What Have We Learned from the Great Recession?

By Susan Avery

June 25, 2015 at 12:34 PM

Derrick Steiner.jpgWhen it comes to cash management, have companies learned anything since the Great Recession? Are they prepared for an increase in interest rates?

Derrick Steiner, Management Consultant with REL, raises these questions as he walks My Purchasing Center through results of the new REL/CFO Working Capital Survey. REL is a division of The Hackett Group.

Steiner explains that this year the researchers updated their methodology to measure companies’ effectiveness at managing receivables, payables and inventory. Instead of using the measure Days Working Capital (DWC) as they had been, they now use the Cash Conversion Cycle (CCC), which REL considers a more accurate measure of the time each dollar is tied up in the buying, production and sales process before it is converted into cash through collection from customers. 

In addition to now using the CCC metric, he also points out that the researchers this time focused their analysis on the period since the start of the Great Recession rather than on year-over-year changes as they had in the past.  

Steiner tells My Purchasing Center that the researchers went into the study considering current thinking that companies are hoarding cash; now, they're debunking the myth.

“Since 2007, we’ve seen cash on hand increase 74%," he says. "So, while it may seem there’s an abundance of cash in the market, it's really not the case." He suggests instead using the metric cash on hand as a percentage of revenue. In 2007, this figure was 6%. In 2014, it was 8%. 

“When you normalize cash on hand for revenue, and revenue has risen 39% since 2007, you only get a 2% increase,” he says. “Has the market really gained any knowledge from the recession? Have we learned the importance of having cash reserves to weather turbulence in the market?”

He thinks not and describes a growing economy and businesses that are recovering. The source of companies' cash? Debt, which has increased 62% since 2007, he says. "When you couple that with companies’ ability to internally generate cash, that’s the CCC metric. It’s only improved a day, from 34 days in 2007 to 33 days in 2014.” 

Steiner uses the word “apathy” to describe the current situation. “Companies seem happy to take on increased debt and to invest,” he says. “Few are committed to cash management.” 

Cash Management Top Performers

In their analysis, the REL researchers studied the companies that have improved their CCC over the past year and past five and seven years. Of the 1,000 companies participating in the 17th annual working capital survey, 10% improved their CCC every year of the past three years, 2% improved in five years and 1% since 2007.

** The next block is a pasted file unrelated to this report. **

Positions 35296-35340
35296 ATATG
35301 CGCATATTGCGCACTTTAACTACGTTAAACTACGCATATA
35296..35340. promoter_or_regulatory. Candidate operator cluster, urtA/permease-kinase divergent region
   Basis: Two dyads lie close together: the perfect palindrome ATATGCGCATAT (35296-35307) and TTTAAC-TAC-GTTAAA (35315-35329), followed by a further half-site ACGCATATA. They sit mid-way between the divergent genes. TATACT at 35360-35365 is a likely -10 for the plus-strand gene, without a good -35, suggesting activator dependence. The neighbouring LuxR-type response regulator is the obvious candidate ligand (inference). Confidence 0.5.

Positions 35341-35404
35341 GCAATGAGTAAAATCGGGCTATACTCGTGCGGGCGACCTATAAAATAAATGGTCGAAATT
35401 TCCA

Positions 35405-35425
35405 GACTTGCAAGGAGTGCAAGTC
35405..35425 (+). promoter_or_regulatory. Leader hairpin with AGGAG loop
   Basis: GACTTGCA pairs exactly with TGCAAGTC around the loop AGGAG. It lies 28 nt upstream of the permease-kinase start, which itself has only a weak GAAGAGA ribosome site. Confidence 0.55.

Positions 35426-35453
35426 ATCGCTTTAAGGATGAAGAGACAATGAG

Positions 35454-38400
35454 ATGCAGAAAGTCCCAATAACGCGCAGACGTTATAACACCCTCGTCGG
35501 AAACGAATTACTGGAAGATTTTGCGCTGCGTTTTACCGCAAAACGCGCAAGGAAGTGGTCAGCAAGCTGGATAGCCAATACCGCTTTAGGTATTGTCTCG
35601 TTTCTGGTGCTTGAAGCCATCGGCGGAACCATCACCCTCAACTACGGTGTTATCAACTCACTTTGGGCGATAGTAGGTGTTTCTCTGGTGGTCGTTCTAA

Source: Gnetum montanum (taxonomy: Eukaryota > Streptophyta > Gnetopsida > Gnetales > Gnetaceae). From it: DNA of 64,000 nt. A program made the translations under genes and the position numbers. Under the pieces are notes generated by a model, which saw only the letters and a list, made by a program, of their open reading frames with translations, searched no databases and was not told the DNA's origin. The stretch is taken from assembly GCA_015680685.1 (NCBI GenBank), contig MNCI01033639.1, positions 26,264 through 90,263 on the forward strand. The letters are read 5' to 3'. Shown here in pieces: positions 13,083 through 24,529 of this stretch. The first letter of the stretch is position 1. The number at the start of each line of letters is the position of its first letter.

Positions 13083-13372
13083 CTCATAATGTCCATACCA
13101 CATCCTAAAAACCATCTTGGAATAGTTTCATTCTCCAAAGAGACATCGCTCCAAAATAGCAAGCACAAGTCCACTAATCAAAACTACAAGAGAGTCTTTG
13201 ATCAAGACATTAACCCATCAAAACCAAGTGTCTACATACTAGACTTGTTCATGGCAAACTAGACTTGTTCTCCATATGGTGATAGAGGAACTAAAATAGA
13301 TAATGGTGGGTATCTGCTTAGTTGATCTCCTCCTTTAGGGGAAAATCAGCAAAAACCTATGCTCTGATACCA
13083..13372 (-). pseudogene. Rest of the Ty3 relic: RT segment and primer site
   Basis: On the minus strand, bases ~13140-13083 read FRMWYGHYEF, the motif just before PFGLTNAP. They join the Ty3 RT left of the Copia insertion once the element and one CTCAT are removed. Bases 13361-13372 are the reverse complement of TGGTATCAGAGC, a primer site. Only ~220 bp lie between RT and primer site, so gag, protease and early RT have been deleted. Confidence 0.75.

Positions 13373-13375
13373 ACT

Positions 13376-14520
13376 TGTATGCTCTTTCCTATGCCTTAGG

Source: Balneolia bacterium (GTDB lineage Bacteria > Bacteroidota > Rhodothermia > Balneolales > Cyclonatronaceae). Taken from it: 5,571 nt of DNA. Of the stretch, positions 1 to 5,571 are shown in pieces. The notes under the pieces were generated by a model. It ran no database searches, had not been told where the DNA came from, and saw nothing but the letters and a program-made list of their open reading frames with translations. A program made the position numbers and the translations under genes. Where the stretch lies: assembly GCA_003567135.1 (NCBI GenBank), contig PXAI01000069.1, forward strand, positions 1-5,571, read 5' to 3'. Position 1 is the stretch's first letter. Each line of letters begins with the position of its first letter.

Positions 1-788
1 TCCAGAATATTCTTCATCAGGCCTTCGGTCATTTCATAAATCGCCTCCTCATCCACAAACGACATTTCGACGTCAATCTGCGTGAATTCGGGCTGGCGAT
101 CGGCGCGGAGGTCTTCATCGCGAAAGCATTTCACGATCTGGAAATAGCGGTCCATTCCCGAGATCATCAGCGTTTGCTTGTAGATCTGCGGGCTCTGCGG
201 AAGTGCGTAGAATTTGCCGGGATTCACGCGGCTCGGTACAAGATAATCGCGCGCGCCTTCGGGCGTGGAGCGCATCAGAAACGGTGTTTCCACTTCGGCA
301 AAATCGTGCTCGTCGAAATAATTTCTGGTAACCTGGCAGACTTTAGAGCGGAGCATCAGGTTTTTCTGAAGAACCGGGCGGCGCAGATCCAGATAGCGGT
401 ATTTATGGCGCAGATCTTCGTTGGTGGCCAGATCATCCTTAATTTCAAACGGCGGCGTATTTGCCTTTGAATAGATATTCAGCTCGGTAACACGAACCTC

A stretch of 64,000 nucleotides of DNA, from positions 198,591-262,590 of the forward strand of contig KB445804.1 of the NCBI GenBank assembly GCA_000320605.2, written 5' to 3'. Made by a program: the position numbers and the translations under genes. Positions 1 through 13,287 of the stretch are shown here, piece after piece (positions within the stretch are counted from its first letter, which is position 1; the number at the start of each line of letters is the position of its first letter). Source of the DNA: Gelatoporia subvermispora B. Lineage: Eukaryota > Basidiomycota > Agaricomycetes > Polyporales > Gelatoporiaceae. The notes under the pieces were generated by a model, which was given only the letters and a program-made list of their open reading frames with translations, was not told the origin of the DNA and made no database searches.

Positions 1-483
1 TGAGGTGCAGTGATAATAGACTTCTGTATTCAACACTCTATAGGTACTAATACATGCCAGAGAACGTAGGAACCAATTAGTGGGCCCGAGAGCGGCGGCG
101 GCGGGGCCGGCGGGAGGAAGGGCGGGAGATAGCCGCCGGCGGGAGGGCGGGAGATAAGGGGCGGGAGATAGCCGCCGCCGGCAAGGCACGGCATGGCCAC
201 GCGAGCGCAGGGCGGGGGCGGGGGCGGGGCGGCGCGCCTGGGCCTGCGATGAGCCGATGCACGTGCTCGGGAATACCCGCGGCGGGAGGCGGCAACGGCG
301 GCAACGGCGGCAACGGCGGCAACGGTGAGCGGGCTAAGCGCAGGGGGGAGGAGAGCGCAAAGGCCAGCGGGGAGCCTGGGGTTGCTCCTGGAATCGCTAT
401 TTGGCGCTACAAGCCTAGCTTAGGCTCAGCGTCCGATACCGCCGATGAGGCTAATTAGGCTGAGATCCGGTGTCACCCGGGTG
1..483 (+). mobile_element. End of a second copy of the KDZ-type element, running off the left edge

“Only five companies have improved the CCC every year for the past seven years,” Steiner says. They are: AmerisourceBergen, Diebold, EQT, Goodyear and Masco.

The research shows that these companies have significantly better metrics. For instance, they’ve improved cash on hand by 293% since that time compared with 74% for the rest of the REL 1000. CCC has decreased 181%; for the rest, it’s 3%. Cash on hand as a percent of revenue increased 9% for the five companies; for the rest, it’s 2%.

Looking at companies that have reduced debt or increased it by 100% or more finds those that borrow more obviously have more cash on hand. However, their CCC has deteriorated 113% versus companies that reduced debt and are focusing on cash management, Steiner points out. They have improved their CCC by 31%.

“This confirms that debt is the source of increased investing,” Steiner tells My Purchasing Center. “The abundance of cash is a bit misleading and companies are not doing much to manage the CCC. We didn’t learn much from the Great Recession as it relates to cash management.” 

What does this mean for companies? “When interest rates rise, those that rely less on debt will be in a better position financially because they are more dependent on their own performance than the changing dymanics of the capital market,” he says. 

To get to that point, Steiner suggests companies first work to understand their current position, the key business metrics related to the CCC: DPO (Days Payables Outstanding), DIO (Days Inventory Outstanding) and DSO (Days Sales Outstanding). 

“Once you establish your own personal baseline, do comparisons within your industry to determine the opportunity and make the appropriate changes,” he says. “From there, establish whether it’s worth the time and effort. The last point is execution.

“There’s a lot of blocking and tackling to execute,” Steiner adds, suggesting companies look beyond the metrics to understand the key drivers in their businesses impacting their performance. “Metrics, root cause analysis and corrective action seem to be lacking.”  

Also see the My Purchasing Center article, Excess Cash? Consider Paying Suppliers Early 

 

 

 

 

 


Tags: purchasing Supply chain management Procurement sourcing
Category: Blog Post

Susan Avery

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Susan Avery is Editor-in-Chief at My Purchasing Center. She writes articles, blogs and white papers and manages and creates other content for the online procurement and supply management publication. She produces and moderates roundtable discussions, podcasts, webcasts and video interviews. Susan has 30 years experience covering procurement and supply management for Purchasing magazine and Purchasing.com. 


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